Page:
There are only a handful of big cities that can make even Rome seem young, but with nearly four millennia behind it Athens is definitely one of them. Think twice, though, before you call it "ancient" and move on because in its staying power the sprawling Greek capital is also confoundingly modern.
In a wide-ranging conversation with Kostas Bakoyannis, the energetic 42-year-old Mayor of Athens and scion of one of Greece's best-known politically-minded families (Kyriakos Mitsotakis, the Prime Minister of Greece, is his uncle), a picture emerges of a future-forward leader thrown some curveballs by the coronavirus pandemic, to be sure, but eager - like everyone else - to look beyond it.
Even though "Athens as a whole has been overlooked," Bakoyannis says, you might say the city has always been ready for its close-up - sometimes, as now, with a necessary dash of defiance. "The pandemic hit at a particularly cruel time," he says, "just as we're coming out of 10 years of an unprecedented economic and financial crisis and emerging with a sense of newly found optimism and dynamism — and this is actually the greatest challenge that we face, to make sure that despite the pandemic we don't lose any more precious time, so that this crisis will not become an excuse for another lost decade or lost generation in the city of Athens."
In this context, one of the revitalisation projects he mentions is the ancient site of Plato's Academy, which - while relatively unknown - is, he says, "extremely important for the city of Athens,” adding, “we are in the process of hopefully finalizing our agreement with the Ministry of Culture for a project that involves both remodelling the area and protecting the archaeological sites, and at the same time creating a different experience for both Athenians and visitors."
Athens is getting greener
AG: Athens is not generally thought of as a ‘green city’. Is this a misconception, and are there any changes afoot to make it greener?
KB: Athens is a modern, vibrant metropolis. We take great pride in our ancient inheritance much as we take great pride in our modern self. We are actually in the process of an ambitious but realistic project with three explicit strategic goals: one, to reclaim or liberate quality public space; two, to adopt a new model of sustainable mobility and three, to make sure that we change without losing our soul. Meaning that we don't want Athens to turn into a theme park.
We’re focused on building a resilient city, meaning that we pay special attention to our green areas, be they the hill of Lycabettus, the National Garden, Filopappou Hill. And at the same time we are trying to actually change our neighbourhoods with nature-based solutions: pocket parks is one such project, new by Athenian standards, that's already bearing fruit [three have already opened, including one in the hip Pagrati neighbourhood].
At the same time we’re moving forward with the architectural competition for the new Museum of the City of Athens. There is as yet no museum especially dedicated to the history of Athens throughout the millennia, but we are about to make a major step by opening the architectural competition for the design, in cooperation with the Greek Ministry of Culture.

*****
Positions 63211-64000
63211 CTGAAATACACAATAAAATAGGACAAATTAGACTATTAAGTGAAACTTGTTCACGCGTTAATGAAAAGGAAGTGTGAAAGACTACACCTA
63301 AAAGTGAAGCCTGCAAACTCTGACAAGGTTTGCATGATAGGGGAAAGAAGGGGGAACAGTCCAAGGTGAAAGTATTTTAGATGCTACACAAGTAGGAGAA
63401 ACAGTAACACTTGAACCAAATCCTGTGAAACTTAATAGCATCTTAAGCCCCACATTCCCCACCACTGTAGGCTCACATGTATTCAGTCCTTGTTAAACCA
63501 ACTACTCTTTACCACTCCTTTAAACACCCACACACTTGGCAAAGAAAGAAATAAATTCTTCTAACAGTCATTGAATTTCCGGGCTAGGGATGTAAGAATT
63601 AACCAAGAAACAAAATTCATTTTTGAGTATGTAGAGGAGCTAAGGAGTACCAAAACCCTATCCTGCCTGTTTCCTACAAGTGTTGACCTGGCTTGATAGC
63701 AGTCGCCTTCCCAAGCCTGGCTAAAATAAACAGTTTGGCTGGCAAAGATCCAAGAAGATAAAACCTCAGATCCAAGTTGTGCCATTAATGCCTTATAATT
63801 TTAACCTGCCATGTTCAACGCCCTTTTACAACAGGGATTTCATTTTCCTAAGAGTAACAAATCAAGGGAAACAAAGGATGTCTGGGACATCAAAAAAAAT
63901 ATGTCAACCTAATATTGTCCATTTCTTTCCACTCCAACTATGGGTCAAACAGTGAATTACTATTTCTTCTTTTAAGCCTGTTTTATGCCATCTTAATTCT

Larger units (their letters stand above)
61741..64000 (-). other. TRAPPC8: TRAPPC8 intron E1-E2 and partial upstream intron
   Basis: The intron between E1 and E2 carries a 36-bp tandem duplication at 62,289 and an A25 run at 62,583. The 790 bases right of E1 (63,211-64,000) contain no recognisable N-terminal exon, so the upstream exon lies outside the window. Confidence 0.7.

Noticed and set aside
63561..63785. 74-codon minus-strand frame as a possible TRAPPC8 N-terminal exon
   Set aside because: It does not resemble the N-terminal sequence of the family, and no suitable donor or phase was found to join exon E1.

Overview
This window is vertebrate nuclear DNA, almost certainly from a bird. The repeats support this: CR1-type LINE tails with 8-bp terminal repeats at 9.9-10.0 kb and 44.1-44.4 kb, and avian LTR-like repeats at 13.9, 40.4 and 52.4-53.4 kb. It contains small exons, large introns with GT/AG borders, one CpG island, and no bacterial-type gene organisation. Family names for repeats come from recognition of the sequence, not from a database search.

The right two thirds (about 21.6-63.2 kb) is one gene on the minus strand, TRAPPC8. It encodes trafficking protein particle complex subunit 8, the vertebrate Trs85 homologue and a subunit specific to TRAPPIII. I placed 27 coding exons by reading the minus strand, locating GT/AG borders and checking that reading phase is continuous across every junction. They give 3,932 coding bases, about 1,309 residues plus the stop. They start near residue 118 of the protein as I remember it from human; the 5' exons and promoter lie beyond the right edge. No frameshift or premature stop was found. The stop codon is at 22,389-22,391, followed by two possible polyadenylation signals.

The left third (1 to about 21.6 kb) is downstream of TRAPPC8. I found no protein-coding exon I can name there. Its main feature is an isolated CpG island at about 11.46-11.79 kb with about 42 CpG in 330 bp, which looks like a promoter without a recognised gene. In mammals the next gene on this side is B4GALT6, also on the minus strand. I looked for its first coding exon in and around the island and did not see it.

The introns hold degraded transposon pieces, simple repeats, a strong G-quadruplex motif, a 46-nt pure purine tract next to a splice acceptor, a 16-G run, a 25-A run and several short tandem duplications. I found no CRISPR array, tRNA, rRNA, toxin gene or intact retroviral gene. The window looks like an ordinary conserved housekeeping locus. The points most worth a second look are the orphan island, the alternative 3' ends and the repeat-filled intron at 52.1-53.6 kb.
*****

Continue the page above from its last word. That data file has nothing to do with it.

AG: What plans are in store for the much-loved Mount Lycabettus, with its sweeping views over Athens and the Acropolis, and the National Garden, another famous Athenian green space?
KB: Residents love Mount Lycabettus as well as visitors, and that's what it's all about: creating different experiences for everyone, for all Athenians, whether they are Athenians for a day or Athenians for a lifetime.
We are preparing to start public works within the next few weeks, the idea is to apply nature-based solutions to fix the road that leads to the parking lot at the top [note: sounds like a great idea, because right now even finding that road can be tricky] and in time, to revamp three kilometres of walking trails.
The National Garden is a true national treasure and requires special care and respect; we are about to start some improvement works in the garden. It's not just a green space, there's a lot of history and culture there, tied to the history of the modern Greek state. It was founded by Queen Amalia back in the day, and in many ways it resembles a botanical garden which means that we need to be extremely careful and deliberate."
Traffic issues in Athens
AG: Though Athens has had issues with traffic congestion, in the past year with the lockdowns some might say Athenians are actually using their cars more than before. Is Athens prepared for the possibility that this trend may become permanent?
KB: Over the past year, we've noticed two trends - one is shorter term and one I think longer term. The shorter term trend does speak to some people wanting to avoid mass transit for health reasons and using their cars. But the long-term trend is the new appreciation of the need for quality public space.
We need to find a new, different balance between the rights of drivers, cyclists, and pedestrians. We are on the way. Last year we utilised the methodology of tactical urbanism with the so-called Great Walk. We already see positive results: two of these are that traffic has been normalised in the centre of Athens and we have already seen a very significant reduction of emissions. On Panepistimiou Avenue [a major thoroughfare in downtown Athens] the decrease exceeds 20 per cent. So I think there are plenty of reasons to be optimistic for the future.